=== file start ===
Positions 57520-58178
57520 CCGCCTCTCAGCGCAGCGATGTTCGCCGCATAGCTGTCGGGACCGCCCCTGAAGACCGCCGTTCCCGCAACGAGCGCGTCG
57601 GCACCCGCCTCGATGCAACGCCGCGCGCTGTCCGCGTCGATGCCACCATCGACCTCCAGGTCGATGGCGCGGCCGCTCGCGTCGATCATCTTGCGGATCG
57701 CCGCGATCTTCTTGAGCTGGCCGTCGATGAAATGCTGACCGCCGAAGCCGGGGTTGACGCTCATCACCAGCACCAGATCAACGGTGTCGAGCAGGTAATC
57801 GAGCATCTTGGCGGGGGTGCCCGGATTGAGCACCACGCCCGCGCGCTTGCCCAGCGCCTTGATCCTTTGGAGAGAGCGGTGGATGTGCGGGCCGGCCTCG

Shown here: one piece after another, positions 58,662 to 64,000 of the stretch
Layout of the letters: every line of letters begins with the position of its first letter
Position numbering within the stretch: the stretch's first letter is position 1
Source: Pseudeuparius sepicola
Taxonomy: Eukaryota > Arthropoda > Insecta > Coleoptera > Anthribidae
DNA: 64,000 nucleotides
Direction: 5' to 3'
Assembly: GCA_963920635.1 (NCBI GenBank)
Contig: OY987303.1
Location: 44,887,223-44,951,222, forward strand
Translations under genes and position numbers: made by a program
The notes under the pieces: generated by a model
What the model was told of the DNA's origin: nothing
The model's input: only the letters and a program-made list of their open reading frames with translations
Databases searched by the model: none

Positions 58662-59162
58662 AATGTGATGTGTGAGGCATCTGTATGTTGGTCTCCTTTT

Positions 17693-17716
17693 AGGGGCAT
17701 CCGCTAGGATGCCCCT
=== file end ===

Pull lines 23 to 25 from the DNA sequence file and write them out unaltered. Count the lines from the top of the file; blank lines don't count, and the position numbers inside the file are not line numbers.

Positions 17693-17716
17693 AGGGGCAT
17701 CCGCTAGGATGCCCCT